The Appian Way (or, to Italians, Via Appia) was built all the way back in 312 B.C. And it was crucial. The first road linking farther-flung parts of the Roman empire with the capital, it first ran to Capua, just north of Naples; since it allowed Romans to transport soldiers and supplies, the Via Appia proved integral to the Romans conquering the Samnites of southern Italy. In 191 B.C., the Romans extended the road all the way to Brindisi, in modern-day Puglia.
That's the context. The really cool part?
You can still walk on the Via Appia Antica today. On stones ancient Romans would have walked on.
Or even take a bike ride. Check out my video of bicycling down the Via Appia Antica (and hold onto your handlebars—those paving stones make for a rocky ride!).
Not to mention that the Appian Way boasts ancient catacombs, tombs, mausoleums, and even fragments of villas that once would have lined this all-important entrance to the city—a way for Romans to flaunt their wealth and status.
- Spartacus, the famous leader of Rome's largest slave revolt, was crucified on the Via Appia along with 6,000 of his followers in 71 B.C. Just imagine the bodies lining the 125 miles between Rome and Capua. Shudder.
- St. Peter took this road out of Rome, fleeing Nero's persecutions, in 64 A.D. According to legend, he saw Christ—crucified years earlier—coming into the city as he left, provoking his famous phrase "Domine, quo vadis?" (Lord, where are you going?), a question immortalized in the name of the church built on the spot.
- In the villas along the road, early Christian converts allowed their fellow Christians to worship and, ultimately, to be buried beneath their gardens; catacombs sprung up along (and beneath) the Appian Way.
That's all, of course, aside from the fact that this was a busy thoroughfare that would have been used by soldiers and plebeians, patricians and consuls, throughout the Roman empire's existence. In other words: Yes, Caesar walked here.
And in a lot of ways, the Appian Way hasn't changed much. As it would have been in earlier times, the Via Appia remains a chic address, one that shows wealth and breeding; villas are still set off from the main road, gated, just as they would have been 2,000 years ago.
Like the Mausoleum of Cecilia Metella (below). The best-preserved tomb along the Via Appia, this was built for the daughter-in-law of Marcus Licinius Crassus—a guy who suppressed Spartacus' slave revolt, entered the First Triumvirate with Pompey, and who was the richest man in Roman history. In the early 14th century, Pope Boniface VIII acquired the tomb for his family, and it was turned into the fortress you see today.
Or the Villa dei Quintili, a huge villa built by the wealthy Quintilii brothers in the 2nd century... so huge that, when it was first excavated, locals thought it must have been a town. In fact, the villa was so incredible that Emperor Commodus put its owners to death—just so he could get his own hands on it.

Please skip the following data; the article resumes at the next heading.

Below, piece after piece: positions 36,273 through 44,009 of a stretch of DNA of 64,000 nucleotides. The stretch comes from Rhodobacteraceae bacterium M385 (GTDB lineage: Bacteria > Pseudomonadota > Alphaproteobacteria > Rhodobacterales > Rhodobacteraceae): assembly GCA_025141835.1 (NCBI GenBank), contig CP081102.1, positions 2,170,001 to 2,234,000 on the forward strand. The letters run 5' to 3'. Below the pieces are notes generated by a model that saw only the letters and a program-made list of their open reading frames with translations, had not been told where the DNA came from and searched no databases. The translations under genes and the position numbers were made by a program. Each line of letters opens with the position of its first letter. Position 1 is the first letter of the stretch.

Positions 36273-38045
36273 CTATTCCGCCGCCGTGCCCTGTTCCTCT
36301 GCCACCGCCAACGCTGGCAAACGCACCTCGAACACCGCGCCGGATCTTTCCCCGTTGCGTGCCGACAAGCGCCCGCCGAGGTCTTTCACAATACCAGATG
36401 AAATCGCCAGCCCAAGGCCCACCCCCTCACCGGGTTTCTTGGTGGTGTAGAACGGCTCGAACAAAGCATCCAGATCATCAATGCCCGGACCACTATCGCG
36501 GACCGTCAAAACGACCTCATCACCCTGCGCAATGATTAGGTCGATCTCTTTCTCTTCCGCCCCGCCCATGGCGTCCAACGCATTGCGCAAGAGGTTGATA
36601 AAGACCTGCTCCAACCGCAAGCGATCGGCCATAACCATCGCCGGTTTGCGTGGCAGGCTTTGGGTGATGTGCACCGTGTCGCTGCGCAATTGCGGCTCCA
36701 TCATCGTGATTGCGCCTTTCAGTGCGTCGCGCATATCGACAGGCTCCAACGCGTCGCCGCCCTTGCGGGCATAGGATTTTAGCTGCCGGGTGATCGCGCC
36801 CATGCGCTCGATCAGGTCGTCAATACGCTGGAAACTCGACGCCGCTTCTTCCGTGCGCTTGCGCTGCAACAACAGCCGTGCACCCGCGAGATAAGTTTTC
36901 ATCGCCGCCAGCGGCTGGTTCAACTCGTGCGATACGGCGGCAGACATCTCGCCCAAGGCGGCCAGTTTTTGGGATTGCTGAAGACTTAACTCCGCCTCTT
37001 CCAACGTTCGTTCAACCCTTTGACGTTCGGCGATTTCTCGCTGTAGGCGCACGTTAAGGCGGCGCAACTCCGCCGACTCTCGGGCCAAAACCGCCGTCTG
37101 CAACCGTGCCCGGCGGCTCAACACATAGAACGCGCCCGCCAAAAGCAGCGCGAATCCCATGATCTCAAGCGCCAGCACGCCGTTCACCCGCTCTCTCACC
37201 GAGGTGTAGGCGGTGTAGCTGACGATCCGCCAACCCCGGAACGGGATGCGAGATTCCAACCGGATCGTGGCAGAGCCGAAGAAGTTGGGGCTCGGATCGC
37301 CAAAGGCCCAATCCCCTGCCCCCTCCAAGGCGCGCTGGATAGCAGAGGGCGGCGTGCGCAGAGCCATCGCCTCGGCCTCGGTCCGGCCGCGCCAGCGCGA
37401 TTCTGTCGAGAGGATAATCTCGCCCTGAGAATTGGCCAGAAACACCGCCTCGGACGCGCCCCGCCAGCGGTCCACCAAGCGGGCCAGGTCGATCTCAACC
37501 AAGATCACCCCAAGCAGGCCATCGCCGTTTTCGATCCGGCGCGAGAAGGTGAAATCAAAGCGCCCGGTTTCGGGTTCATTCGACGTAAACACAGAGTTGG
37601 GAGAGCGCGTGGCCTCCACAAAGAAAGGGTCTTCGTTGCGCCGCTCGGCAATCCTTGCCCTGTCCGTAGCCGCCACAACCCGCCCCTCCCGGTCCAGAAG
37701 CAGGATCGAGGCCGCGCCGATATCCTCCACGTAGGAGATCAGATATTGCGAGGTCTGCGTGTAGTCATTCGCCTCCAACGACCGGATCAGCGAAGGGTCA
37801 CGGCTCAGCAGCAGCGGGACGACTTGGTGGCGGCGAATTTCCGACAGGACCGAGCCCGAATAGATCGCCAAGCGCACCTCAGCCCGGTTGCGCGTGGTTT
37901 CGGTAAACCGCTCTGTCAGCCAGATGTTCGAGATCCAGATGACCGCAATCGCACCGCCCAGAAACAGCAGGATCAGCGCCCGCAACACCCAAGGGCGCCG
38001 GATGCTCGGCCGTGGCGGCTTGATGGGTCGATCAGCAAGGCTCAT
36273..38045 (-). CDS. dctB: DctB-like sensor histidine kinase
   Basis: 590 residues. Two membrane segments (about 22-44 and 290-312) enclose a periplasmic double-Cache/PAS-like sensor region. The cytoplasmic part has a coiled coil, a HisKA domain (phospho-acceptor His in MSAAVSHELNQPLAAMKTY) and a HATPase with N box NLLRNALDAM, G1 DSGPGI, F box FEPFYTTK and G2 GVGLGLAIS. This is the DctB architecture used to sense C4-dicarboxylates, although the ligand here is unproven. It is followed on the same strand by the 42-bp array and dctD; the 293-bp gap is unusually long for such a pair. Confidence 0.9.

Or the Circus of Maxentius (below). Erected in the early 4th century, its fragments still give an idea of the grandeur of what was once the second-largest circus in Rome, after only the Circus Maximus.
Or the Capo di Bove, an archaeological site that's just a sliver of an enormous property; the villa was built in the 2nd century by Herodes Atticus, the tutor to future emperors Marcus Aurelius and Lucius Verus, and Aspasia Annia Regilla, his aristocratic (and 25-years-younger) wife. The excavations today reveal what would have been the villa's thermal baths, complete with original flooring and mosaics. A murder mystery is hidden here, too: Annia was kicked to death at eight months pregnant... and it's thought her husband may have been responsible for her murder.
Or the Basilica of San Sebastiano fuori le Mura, the church of the Catacombs of St. Sebastian, most fascinating—at least to me—for having a Bernini sculpture no one seems to know about: the "Salvator Mundi," a bust of Christ that art historians think was Bernini's very last work. (It's on the right as you enter the church, beside the Relics Chapel).
That's not to mention the catacombs themselves, including the Catacomb of Callixtus and the Catacomb of St. Sebastian.
Still not convinced? Just check out how peaceful the Appia Antica is right now. And how beautiful. (After the first part of the Via Appia, the road becomes closed to most traffic, so it's perfect for pedestrians).
The best way to get to the start of the Via Appia is to take a bus: the #660, which leaves from the Colli Albani metro stop, or the #118, which leaves from the Piramide metro stop. Both also stop close to the bike rental at Via Appia Antica 42, if you'd rather bike than stroll.
Just remember not to take your stroll on a Sunday if you want to enter the sites, as that's when the catacombs are closed.
Want more tips about what to do in the Eternal City? Check out The Revealed Rome Handbook: Tips and Tricks for Exploring the Eternal City, available for purchase on Amazon, below, or through my site here!